It all started with Facebook. Four years ago, like 3065132 million billion Americans, I set up a Facebook page to keep in touch with relatives, network with friends, and trade YouTube clips and photos. It was simple to set up, easy to navigate, and made communication time-efficient.
Then I started a blog, and was drawn into a vast world of social media. I discovered Twitter, and quickly learned how to increase my blog traffic through tweets with post links. Then I created a separate professional Facebook account. From there, it was a hop, skip and a jump into Klout...which led me to Pinterest...followed by Instagram, Hootsuite, Google+, LinkedIn, Foursquare, Tribber, and Faveous. (You can look for me on all of them.) And now I am officially a social media addict. My iPad accompanies me wherever I go. I get visibly twitchy when the battery level on my phone dips below 40%. In addition to blogging, my hobbies including sending out friend requests, checking in, and having anxiety attacks that I'm not doing enough to maintain my social media presence.
As I'm drawn more into the world of blogging, I feel a relentless pressure to join the newest networks. According to Nielsen, social networking is now the most popular online activity, ahead of sending e-mails, searching the Internet and playing games. One in every four-and-a-half minutes spent on the Web is spent on a social networking site or blog. And last year the average visitor spent 66 percent more time on such sites than in 2009, when early adopters were already feeling digitally burnt out.
The New York Times recently examined this trend, which they dubbed "digital fatigue." But as far back as 2008, Scientific American Mind magazine examined the increasing digital fatigue we are facing as a result of always being plugged into technology. According to a study conducted by the article's authors, our neural circuitry actually becomes rewired as we become more reliant on social media.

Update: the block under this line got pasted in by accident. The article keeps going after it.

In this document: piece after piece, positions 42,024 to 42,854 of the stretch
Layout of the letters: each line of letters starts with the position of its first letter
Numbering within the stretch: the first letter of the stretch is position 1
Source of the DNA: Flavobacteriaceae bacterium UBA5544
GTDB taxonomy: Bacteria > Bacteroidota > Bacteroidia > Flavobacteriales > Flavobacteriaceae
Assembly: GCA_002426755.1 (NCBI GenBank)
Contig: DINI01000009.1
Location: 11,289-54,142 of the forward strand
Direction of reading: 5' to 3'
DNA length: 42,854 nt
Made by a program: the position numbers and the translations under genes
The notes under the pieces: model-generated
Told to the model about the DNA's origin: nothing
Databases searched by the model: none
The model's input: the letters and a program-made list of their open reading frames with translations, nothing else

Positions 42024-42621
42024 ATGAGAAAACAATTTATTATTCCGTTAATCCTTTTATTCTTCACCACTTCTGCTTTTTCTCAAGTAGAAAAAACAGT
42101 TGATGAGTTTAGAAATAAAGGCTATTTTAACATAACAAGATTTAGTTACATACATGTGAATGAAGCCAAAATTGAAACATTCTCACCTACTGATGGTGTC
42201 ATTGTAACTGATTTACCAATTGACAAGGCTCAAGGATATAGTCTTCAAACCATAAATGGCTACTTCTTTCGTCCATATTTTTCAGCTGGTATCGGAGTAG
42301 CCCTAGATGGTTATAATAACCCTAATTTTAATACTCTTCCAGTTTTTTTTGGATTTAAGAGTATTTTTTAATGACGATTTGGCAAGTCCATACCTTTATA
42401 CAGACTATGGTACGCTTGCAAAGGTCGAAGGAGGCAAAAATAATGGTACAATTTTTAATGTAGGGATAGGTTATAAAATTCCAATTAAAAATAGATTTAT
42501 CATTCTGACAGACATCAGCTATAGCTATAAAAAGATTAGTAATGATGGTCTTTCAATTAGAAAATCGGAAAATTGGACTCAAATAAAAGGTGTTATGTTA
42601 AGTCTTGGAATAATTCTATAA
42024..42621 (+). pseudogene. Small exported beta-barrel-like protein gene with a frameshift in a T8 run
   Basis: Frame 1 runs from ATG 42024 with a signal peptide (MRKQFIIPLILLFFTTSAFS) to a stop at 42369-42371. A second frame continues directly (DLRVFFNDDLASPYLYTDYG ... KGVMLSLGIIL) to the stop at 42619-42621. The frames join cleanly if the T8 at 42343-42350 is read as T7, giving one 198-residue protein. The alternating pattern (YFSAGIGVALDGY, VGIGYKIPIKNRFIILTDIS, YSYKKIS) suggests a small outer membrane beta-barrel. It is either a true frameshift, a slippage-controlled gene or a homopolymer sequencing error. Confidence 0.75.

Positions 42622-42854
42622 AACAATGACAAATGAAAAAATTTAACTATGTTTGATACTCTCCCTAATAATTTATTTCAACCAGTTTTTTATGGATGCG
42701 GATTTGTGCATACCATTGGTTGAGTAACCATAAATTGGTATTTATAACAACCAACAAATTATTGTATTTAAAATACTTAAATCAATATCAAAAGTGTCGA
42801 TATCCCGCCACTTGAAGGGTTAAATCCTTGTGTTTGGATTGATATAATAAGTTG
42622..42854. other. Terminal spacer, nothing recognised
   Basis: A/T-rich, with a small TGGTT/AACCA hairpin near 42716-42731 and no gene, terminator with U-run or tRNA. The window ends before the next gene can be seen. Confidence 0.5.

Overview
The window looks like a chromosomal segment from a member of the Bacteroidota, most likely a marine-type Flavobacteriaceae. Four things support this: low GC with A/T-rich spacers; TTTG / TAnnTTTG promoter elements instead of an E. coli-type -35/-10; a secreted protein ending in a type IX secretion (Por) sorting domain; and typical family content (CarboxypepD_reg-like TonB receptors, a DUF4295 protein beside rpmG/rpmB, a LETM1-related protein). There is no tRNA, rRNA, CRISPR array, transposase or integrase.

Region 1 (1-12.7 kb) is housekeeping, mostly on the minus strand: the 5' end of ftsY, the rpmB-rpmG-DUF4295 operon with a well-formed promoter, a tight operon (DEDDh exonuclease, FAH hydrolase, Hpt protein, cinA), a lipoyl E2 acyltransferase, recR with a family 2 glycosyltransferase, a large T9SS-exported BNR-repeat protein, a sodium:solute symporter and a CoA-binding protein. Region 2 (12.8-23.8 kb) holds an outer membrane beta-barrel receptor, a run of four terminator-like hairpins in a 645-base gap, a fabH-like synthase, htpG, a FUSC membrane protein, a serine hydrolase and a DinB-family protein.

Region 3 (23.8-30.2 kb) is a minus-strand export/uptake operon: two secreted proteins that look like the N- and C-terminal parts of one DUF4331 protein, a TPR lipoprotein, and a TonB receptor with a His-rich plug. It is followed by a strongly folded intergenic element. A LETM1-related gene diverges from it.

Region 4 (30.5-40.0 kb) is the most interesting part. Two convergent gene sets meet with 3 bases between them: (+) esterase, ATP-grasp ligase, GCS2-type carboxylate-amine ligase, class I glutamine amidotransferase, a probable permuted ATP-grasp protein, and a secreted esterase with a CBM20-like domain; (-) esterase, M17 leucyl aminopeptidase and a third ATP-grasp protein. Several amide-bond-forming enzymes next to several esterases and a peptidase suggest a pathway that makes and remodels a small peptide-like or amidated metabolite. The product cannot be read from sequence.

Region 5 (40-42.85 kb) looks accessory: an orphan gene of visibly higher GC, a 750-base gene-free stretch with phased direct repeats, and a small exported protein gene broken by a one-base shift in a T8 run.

After only five consecutive days of internet use (one hour/day), subjects newly introduced to the internet rewired their brains to match those of the computer-savvy subjects in the study. While the adaption of our brains to optimize internet use might sound enticing, the study warned that this rewiring forces us into a state of "continuous partial attention", in which we're keeping tabs on everything, while never truly focusing on anything.
The result? A condition called "techno-brain burnout", where people place their brain in a heightened state of stress through the continuous partial attention to anything and everything. Because our brains were not built to sustain this level of stress, "techno-brain burnout" (or digital fatigue) threatens to become epidemic. Some side effects of digital fatigue include reduced attention span, anxiety, digestive problems, and insomnia. Clearly, this is a very real problem.
So how can a social media savvy blogger avoid digital burnout while still maintaining an active online presence? Here are some tips:
- Set a strict amount of allotted hours for internet usage: There is no doubt that forcing yourself to spend time away from the computer will help reduce digital fatigue. The simple act of unplugging your computer and relocating it into a different room is effective at reducing internet usage.
- Link accounts (which is possible with Twitter, Facebook, LinkedIn and Google +): This strategy makes it possible to communicate one message across multiple platforms simultaneously.
- Use Internet management software: Software such as Freedom restricts internet usage for a certain amount of time, and can help set limits on the amount of minutes spent on your computer.
- Wean down your follower list: This technique has proven to be hugely successful at managing social media stress. I am in the process of cutting down my followers on Twitter and Facebook, and already feel less anxious when scrolling through my feed.
- Use syndication tools: Applications such as Ping and Hootsuite help reduce the amount of time spent on social media.
As a blogger, how reliant are you on social media tools? Which ones do you use? Do you ever feel "left out" in regards on maintaining an active online presence? How many hours a day do you spend on the internet? Do you feel a sense of anxiety when you're away from your computer? Do you have any advice for those looking to avoid social media burnout?